Baking Soda Fungicide (organic gardening product)
Mix 4 teaspoons (about 1 rounded tablespoon) of baking soda1 and 1 tablespoon of horticultural oil2 into one gallon of water. Spray lightly on foliage of plants afflicted with black spot, powdery mildew, brown patch and other fungal diseases. Avoid over-using or pouring on the soil.
1Potassium bicarbonate is a good substitute for baking soda.
2Citrus oil and molasses can be used instead of horticultural oil.
How it works:
As baking soda, sodium bicarbonate in cooking reacts with acid, releasing carbon dioxide gas that expands the batter and produces the "characteristic texture and grain in cakes, quick breads, soda bread, and other baked and fried foods."
Treating powdery mildew, a light application of baking soda makes the plant surface more alkaline, so the fungus can't grow.
The International Union of Pure and Applied Chemistry (IUPAC) preferred unique name for this product is sodium hydrogencarbonate, commonly known as bicarbonate of soda or baking soda.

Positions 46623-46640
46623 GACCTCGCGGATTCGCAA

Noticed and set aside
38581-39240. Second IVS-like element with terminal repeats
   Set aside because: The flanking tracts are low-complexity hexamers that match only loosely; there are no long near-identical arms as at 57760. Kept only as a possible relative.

The natural mineral form is nahcolite, also called thermokalite. From Wikipedia:
Nahcolite was first described in 1928 for an occurrence in a lava tunnel at Mount Vesuvius, Italy. Its name refers to the elements which compose it: Na, H, C, and O. It occurs as a hot spring and saline lake precipitate or efflorescence; in differentiated alkalic massifs; in fluid inclusions as a daughter mineral phase and in evaporite deposits.
It occurs in association with trona, thermonatrite, thenardite, halite, gaylussite, burkeite, northupite and borax.